Norwich school construction project will start with new Stanton, Greeneville schools
Norwich ― If all goes according to the plans on paper, a new Greeneville school and a new John B. Stanton School will be constructed first in the $385 million school construction project approved by voters Nov. 8 and should open in January 2026.
The School Building Committee met Tuesday for the first time since the referendum approval and affirmed a proposed construction schedule in the master plan proposed by project architect, Drummey Rosane Anderson, Inc. of South Windsor.
The multi-phase project is expected to cost city taxpayers $97 million to $149 million, depending on state reimbursement levels. School Building Committee Chairman Mark Bettencourt said he already has been in touch with state Sen. Cathy Osten, D-Sprague, for support to try to boost the reimbursement rate for Norwich and to help get legislative approval in spring to place the Norwich project on the state’s priority list for reimbursement.
Norwich Comptroller Josh Pothier said Friday the city will seek to bond the initial $9.5 million by Dec. 31, including $7 million for initial costs on the school construction project and another $2.5 million for other city infrastructure projects.
The project calls for four new elementary schools, one at the grounds of the former Greeneville School and three on the grounds of the current Stanton, John Moriarty and Uncas schools. The Teachers’ Memorial Global Studies Magnet Middle School will be either renovated as new for an estimated $99 million or replaced. That decision has not yet been made.
According to a timeline provided to the Board of Education this week by Superintendent Kristen Stringfellow, the new Stanton and Greeneville schools should open in January 2026, followed by new Moriarty and Uncas schools and the renovated or new Teachers middle school, all set to open in fall of 2028.
Renovations to the current Samuel Huntington School to convert it into the adult education center and a host of administration and district offices is the final phase, scheduled to open in January 2028.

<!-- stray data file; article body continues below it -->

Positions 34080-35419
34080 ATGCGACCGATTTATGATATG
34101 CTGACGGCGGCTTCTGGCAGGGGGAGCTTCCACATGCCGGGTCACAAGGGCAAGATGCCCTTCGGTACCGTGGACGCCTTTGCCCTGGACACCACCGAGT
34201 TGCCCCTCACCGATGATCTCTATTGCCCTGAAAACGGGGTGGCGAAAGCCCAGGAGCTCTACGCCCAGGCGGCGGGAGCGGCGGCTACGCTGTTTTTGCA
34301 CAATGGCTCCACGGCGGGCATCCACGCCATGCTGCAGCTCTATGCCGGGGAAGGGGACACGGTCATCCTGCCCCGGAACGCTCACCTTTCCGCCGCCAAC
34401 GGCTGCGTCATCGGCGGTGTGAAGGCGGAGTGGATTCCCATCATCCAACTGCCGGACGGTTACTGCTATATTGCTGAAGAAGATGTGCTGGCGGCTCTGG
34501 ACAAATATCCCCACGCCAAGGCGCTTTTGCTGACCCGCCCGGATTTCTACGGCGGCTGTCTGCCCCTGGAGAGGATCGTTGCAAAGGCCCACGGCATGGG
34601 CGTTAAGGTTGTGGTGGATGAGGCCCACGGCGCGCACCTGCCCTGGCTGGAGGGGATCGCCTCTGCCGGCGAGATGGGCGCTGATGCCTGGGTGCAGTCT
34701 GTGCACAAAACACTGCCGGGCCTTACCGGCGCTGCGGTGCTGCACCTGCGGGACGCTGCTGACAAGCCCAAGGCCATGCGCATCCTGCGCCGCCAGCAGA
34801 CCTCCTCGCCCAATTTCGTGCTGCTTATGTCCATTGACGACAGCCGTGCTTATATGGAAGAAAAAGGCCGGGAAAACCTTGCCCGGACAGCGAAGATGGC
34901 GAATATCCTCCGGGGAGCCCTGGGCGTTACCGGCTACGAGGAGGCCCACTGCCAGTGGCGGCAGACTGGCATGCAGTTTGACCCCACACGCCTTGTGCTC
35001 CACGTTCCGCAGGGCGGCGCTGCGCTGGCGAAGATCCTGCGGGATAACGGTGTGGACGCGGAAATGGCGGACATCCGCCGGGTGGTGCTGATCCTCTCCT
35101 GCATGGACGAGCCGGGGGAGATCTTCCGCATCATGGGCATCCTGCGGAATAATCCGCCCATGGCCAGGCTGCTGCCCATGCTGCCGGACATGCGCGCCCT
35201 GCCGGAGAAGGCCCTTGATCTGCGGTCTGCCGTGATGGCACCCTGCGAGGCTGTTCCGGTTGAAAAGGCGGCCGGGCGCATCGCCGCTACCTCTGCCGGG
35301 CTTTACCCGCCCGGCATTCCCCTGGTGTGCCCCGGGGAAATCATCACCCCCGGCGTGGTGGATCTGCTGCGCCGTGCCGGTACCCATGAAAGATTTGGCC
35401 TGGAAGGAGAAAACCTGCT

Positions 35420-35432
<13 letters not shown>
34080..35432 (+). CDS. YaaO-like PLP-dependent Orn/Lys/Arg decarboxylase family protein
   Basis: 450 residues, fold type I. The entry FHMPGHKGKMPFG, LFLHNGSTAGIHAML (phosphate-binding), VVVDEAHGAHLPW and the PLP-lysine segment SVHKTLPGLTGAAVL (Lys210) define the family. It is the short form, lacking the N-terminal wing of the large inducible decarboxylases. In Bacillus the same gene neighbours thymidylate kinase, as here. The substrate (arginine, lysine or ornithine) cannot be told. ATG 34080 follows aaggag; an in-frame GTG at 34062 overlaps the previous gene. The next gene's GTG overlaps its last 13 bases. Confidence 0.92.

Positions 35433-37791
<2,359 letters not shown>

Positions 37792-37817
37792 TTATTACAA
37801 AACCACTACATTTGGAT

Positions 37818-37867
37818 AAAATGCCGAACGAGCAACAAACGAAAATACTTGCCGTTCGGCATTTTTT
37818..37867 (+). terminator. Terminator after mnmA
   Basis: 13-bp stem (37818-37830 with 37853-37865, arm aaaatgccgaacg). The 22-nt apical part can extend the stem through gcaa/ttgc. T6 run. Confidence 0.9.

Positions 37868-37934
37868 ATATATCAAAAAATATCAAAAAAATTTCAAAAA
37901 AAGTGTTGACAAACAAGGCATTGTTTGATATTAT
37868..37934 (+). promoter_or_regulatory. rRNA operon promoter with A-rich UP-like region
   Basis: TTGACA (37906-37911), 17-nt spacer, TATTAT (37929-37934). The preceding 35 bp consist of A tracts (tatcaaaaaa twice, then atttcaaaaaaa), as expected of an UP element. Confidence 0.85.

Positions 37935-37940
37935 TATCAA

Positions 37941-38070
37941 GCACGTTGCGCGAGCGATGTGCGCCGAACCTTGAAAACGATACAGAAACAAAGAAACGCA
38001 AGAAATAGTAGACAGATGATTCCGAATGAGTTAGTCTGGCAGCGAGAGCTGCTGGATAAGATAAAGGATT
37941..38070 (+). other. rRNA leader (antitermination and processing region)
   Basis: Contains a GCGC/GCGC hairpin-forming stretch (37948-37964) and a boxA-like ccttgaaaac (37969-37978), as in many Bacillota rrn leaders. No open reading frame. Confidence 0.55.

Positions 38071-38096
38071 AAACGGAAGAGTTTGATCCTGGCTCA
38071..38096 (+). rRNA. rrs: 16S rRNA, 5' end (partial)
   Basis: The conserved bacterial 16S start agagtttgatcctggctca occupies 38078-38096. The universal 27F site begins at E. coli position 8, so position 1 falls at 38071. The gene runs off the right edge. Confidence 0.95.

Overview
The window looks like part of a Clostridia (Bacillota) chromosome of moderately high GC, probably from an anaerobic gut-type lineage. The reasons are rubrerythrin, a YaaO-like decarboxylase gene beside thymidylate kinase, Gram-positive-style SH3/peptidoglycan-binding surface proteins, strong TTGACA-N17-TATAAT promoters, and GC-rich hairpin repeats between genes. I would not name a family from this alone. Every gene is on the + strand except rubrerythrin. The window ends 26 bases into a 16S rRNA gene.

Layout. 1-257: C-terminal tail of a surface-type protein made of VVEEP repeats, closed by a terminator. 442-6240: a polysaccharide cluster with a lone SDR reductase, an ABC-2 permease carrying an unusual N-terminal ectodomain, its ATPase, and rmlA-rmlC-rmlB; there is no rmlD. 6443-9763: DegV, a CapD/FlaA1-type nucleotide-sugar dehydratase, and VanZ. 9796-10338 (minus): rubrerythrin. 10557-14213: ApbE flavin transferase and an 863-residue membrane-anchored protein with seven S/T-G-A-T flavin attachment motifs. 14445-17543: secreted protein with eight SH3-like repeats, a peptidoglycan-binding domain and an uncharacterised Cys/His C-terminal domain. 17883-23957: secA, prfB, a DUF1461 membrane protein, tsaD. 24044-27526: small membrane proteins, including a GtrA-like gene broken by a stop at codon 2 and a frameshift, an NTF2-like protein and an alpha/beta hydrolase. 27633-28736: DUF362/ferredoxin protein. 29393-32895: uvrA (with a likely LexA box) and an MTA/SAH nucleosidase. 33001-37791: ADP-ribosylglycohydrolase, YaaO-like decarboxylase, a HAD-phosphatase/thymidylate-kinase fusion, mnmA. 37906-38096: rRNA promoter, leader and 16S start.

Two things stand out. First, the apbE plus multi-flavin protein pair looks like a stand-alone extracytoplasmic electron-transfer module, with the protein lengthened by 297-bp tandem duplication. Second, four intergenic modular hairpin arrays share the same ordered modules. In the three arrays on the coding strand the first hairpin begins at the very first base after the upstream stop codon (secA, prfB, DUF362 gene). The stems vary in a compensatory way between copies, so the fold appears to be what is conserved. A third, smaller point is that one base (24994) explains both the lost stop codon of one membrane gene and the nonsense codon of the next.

When completed, the school district will be reduced from 14 buildings to eight total buildings, dropping from seven to four elementary schools, keeping the two middle schools, adult education/central offices and the Norwich Transition Academy on Case Street.
Because the new schools will be in areas where school populations are rising, Stringfellow wrote in her report that school bus trips will be shorter, cutting transportation costs.
Stringfellow sent a letter to staff and parents following the referendum win pledging frequent updates and providing a link to the school construction project website, where the master plan documents are posted along with information from the School Building Committee.
During Tuesday’s building committee meeting, city Purchasing Agent Bob Castronova recommended the committee hire an “owner’s representative” to oversee all aspects of construction to ensure the project remains in compliance with state reimbursement regulations. The owner’s representative would help put together the construction bids and oversee the work, Castronova said.
“We want someone who has experience, that has expertise, that has the personnel, that can guide us through,” Castronova said.
Castronova recommended the committee advertise for firms to submit qualifications and then select finalists to submit detailed proposals for the work with fee schedules.
The committee, however, put off any action until city officials can meet with representatives from the state school construction office to ensure the city is taking the right steps to get the project off the ground.
That meeting likely won’t take place until after the holidays, Bettencourt said. The legislative session begins Jan. 4, so the committee will wait until after New Year’s Day to decide its next steps, Bettencourt said.